Ilaje; Ijaw (Nigeria)
A commoner engaged in sex with an Ilaje nobleman’s wife, a criminal offense. Discovered, he fled, seeking refuge among the Ijaw people, who granted him asylum. The Ilaje demanded his return (and death). Now an issue of pride, the Ijaw refused. This dispute threatened to escalate into warfare: negotiations were held.
The Ilaje and Ijaw formulated a shared moral code, condemning witchcraft, war, and theft. However, the Ilaje would not compromise regarding the escaped commoner: either he had to return to face the death penalty or a substitute had to die for him, and so an enslaved woman was produced to serve as ransom. Before she was executed, she was expected to pray and follow ritual procedures, but this woman, described as devoutly religious, could not. Allshe could say was “Aiyélála,” which translates as “the world is incomprehensible,” a cry of protest against the injustice of her fate. Following her death, she was deified and called Aiyélála. (Her real name is a ritual secret. She is a historic person, a deified mortal. Details of her life are secret, revealed only to initiates.)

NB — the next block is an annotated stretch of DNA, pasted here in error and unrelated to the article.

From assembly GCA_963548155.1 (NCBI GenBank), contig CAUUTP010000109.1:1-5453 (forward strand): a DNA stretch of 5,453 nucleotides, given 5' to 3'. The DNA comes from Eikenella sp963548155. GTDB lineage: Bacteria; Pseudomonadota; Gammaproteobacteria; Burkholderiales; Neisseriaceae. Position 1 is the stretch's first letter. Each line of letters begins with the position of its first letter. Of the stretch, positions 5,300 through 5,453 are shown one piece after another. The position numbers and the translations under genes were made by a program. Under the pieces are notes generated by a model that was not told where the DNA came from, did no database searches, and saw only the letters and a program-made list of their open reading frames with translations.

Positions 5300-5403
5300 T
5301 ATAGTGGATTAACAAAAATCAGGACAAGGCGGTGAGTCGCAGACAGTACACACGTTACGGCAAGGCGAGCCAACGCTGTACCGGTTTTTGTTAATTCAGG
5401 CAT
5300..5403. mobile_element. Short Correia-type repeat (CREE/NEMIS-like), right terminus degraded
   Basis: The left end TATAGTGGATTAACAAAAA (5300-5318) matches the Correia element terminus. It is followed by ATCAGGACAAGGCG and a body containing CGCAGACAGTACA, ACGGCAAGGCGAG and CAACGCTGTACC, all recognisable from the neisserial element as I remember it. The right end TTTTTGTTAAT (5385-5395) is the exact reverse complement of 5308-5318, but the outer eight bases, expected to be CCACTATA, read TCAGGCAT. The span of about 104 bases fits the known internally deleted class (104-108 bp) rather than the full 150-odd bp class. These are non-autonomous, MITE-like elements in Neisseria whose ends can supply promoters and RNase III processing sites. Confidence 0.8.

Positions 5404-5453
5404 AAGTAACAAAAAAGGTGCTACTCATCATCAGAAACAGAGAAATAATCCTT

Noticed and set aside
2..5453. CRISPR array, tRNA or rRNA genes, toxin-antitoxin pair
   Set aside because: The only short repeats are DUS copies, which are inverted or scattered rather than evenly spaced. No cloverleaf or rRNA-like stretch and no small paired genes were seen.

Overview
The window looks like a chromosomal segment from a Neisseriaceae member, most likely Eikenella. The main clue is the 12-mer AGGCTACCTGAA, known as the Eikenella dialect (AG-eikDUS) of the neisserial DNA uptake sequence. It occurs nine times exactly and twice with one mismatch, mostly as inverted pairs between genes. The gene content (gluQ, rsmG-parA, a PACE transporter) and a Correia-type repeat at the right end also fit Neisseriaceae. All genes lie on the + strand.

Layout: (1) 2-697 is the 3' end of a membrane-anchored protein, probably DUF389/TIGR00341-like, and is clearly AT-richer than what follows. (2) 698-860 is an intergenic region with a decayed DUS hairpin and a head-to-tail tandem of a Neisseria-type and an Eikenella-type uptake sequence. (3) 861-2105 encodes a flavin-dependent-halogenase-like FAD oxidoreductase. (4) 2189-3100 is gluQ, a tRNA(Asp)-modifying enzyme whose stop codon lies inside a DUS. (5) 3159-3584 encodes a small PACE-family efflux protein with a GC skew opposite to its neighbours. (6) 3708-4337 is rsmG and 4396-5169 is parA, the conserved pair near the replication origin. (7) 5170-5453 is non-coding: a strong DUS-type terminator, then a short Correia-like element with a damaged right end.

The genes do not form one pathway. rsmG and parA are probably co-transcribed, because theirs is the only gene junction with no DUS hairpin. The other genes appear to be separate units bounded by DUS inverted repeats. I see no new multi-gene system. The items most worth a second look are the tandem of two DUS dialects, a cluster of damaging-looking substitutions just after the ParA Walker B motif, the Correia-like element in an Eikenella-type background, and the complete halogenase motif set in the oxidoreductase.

Aiyélála is associated with witch trials. Ordeals to determine whether malicious witchcraft has occurred are held at her shrine. She is an arbiter of social morality and justice. Aiyélála is petitioned to provide justice and to punish those who have caused harm or broken crucial social codes. She is also invoked for prosperity.
Shrine: Her primary shrine is on the small island where she was executed. Public altars are erected near riverbanks, and people maintain home altars as well.
Allied spirits: Babalu Ayé; Eshu Elegbara; Shango
Those who fish professionally or who ply the sea for their trade
Babalu Ayé; Eshu Elegbara; Orisha Oko; Shango